Whenever Houston finds itself in competition with another city, it’s usually about the food, the fashion or the attitudes of the people – and it’s usually Dallas that we’re defending ourselves against. Houston recently found itself fending off another big-city rival, but for a very different reason: a giant silver bean.
Nancy is joined by the Chronicle’s Allyn West and Lisa Gray, who go into it with a Chicago Tribune columnist who wrote a scathing piece on Houston and our newly installed Anish Kapoor “bean” sculpture. Plus, Looped In’s former co-host Erin Mulvaney brings her own hot take to the discussion.
Perhaps unlike any other time in history, immigrant labor is playing a critical role in getting Houston back on track, a theme highlighted in a new documentary called "Immigration's crossroad, rebuilding after Hurricane Harvey." Director Gregory Kallenberg and producer (and former Chronicle columnist) Loren Steffy discuss the film, which is part of a series of short documentaries that attempt to bridge the two sides of the immigration debate by framing the issues in a historical context and through personal stories.
Hurricane Harvey destroyed the lower portions of Buffalo Bayou Park, devastating the beloved dog park and causing the loss of some 400 trees. After hauling off 30,000 cubic yards of sediment -- at a cost of more than $1 million -- the Buffalo Bayou Partnership continues its costly efforts to repair what's become Houston's central park. President Anne Olson joins the Chronicle's Nancy Sarnoff and Allyn West to discuss the park's future and the long-term plan for the bayou's eastern stretch.
Ryan Walsh, one of the county officials guiding the redevelopment of the Astrodome, and local preservationist James Glassman join Nancy and Harris County reporter Mihir Zaveri to discuss the plans, the funding and the ethos of the project, which aims to transform the Houston’s most legendary landmark into what officials hope will be a coveted event space.
Nancy and Allyn talk to Chronicle writer Molly Glentzer about her story on dismantling the 18th century ballroom at La Colombe d’Or, the boutique hotel on Montrose Boulevard, to make way for a luxury residential tower.
Houston native and L.A.-based filmmaker Jon Schwartz talks about his 1987 documentary This is our home, it is not for sale. The film explores integration, real estate blockbusting and white flight in Riverside, a historic Houston neighborhood along Brays Bayou.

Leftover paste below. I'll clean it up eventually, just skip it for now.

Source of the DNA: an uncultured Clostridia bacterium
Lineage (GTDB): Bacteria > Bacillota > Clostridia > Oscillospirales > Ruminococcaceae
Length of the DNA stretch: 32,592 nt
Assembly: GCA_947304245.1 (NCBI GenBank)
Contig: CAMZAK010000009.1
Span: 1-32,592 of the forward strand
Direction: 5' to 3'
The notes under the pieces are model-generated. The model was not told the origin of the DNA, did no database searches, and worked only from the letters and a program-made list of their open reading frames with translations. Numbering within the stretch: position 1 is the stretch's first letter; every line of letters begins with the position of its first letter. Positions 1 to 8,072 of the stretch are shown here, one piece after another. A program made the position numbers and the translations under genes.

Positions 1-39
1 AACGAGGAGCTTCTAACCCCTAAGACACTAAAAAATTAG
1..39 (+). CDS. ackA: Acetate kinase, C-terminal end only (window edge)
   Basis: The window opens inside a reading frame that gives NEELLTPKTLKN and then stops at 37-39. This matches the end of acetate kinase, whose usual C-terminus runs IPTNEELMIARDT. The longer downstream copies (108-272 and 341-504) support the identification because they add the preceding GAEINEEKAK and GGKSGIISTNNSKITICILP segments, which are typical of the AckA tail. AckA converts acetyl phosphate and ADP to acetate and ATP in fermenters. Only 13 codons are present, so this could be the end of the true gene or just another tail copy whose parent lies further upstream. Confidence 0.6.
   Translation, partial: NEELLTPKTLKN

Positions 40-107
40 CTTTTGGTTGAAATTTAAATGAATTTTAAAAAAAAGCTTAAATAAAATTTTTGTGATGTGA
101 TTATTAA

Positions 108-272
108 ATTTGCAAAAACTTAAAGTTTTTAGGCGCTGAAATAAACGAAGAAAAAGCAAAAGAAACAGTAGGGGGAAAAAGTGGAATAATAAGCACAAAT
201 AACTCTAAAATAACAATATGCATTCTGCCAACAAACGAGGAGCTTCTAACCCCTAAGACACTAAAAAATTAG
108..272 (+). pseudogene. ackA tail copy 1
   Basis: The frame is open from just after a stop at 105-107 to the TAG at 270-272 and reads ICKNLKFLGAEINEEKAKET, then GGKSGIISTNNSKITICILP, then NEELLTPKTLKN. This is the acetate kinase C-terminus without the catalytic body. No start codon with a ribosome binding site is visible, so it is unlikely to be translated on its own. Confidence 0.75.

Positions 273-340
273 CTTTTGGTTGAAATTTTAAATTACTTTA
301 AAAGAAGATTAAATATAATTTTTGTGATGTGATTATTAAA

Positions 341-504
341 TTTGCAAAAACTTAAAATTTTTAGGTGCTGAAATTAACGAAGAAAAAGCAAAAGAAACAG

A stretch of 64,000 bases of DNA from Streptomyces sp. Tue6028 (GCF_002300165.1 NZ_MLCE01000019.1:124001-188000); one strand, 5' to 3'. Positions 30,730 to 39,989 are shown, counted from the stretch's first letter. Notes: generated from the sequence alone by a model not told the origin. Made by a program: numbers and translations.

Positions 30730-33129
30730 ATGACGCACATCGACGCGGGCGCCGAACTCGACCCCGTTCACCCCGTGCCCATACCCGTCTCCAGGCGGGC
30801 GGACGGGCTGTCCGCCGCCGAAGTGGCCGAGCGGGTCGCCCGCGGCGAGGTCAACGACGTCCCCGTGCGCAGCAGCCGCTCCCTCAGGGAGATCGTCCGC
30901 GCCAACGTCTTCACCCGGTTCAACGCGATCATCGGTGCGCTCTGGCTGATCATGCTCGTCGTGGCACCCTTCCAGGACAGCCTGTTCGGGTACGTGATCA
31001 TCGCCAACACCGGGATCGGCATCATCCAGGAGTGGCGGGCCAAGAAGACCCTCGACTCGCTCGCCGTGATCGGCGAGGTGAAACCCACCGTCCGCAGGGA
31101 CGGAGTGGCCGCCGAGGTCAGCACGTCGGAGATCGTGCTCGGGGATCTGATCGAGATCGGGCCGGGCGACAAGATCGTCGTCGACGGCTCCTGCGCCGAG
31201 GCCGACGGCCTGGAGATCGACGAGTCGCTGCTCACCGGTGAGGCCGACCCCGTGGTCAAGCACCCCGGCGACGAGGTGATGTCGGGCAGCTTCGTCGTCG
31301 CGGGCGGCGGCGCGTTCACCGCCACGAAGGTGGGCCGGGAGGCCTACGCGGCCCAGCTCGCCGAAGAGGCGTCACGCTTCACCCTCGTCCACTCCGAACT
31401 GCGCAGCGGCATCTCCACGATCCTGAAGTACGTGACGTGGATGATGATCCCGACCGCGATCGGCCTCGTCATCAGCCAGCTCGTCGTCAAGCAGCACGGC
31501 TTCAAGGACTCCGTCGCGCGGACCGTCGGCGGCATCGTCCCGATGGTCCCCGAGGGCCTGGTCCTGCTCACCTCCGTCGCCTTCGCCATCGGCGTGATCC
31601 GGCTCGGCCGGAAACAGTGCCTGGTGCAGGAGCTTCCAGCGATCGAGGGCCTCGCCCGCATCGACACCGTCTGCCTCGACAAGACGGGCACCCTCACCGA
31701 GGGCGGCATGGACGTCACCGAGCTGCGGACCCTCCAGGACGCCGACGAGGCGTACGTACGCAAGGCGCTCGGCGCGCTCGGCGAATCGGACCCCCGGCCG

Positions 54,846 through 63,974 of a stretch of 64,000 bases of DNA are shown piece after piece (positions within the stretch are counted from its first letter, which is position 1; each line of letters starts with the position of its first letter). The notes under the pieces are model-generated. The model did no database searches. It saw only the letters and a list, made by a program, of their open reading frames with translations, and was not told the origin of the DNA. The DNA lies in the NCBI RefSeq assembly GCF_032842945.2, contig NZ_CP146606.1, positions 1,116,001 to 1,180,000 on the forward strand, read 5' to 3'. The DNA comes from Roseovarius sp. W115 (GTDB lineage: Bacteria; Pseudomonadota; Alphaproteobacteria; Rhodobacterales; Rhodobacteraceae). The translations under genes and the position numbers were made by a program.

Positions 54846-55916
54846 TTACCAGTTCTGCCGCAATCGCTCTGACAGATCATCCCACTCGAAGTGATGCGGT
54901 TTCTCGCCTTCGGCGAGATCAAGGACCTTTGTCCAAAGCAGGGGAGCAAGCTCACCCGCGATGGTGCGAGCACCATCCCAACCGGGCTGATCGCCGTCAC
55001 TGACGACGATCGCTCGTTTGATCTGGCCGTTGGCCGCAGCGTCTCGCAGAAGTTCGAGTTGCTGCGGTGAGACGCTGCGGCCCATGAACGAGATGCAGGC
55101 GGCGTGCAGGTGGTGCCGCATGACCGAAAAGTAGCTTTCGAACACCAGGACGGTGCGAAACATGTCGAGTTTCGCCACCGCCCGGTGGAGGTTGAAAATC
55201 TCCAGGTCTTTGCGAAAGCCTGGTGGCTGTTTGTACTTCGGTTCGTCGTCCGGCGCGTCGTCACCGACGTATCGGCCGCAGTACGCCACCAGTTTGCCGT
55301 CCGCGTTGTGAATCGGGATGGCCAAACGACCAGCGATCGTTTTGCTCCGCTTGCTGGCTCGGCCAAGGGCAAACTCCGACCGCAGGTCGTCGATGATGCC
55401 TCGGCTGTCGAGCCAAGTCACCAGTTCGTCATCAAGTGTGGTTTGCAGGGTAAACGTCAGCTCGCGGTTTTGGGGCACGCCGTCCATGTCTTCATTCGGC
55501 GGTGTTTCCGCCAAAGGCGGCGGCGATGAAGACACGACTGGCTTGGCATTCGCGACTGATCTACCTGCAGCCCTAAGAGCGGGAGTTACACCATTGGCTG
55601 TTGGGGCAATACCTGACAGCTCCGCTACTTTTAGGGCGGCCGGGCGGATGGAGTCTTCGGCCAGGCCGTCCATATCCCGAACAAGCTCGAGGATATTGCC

In its failed bid for Amazon’s second headquarters, Houston offered up three urban sites with tremendous potential: a vacant downtown skyscraper, a sprawling property along Buffalo Bayou and an aging department store in the center of urban life. Nancy and Allyn talk with Chronicle reporter Katherine Blunt about her recent story on the snub, the sites and the silver lining.
Nancy gets a look behind the curtain on an industry that’s playing a key role in Houston’s post-Hurricane Harvey real estate market: investing in flooded homes. She and her Chronicle colleague David Hunn talk to Brian Spitz, a local investor who’s bought hundreds of inundated properties, about the local investment ecosystem and how it influences the market.
For the first episode of 2018, Nancy and Allyn asked their social media followers to cast their votes for some of 2017's most outstanding real estate deals and developments in the inaugural Loopie Awards. They, along with the help of some of their Chronicle colleagues who have been covering many of the projects, discuss the winners of "the Loopies."
Scott McClelland, the newly minted president of H-E-B, will open nine stores in and around Houston in 2018 and will begin building what could be H-E-B’s most anticipated store yet: Meyerland. McClelland joins Nancy to talk Meyerland, kosher tortillas and how H-E-B competes in such a crowded grocery market.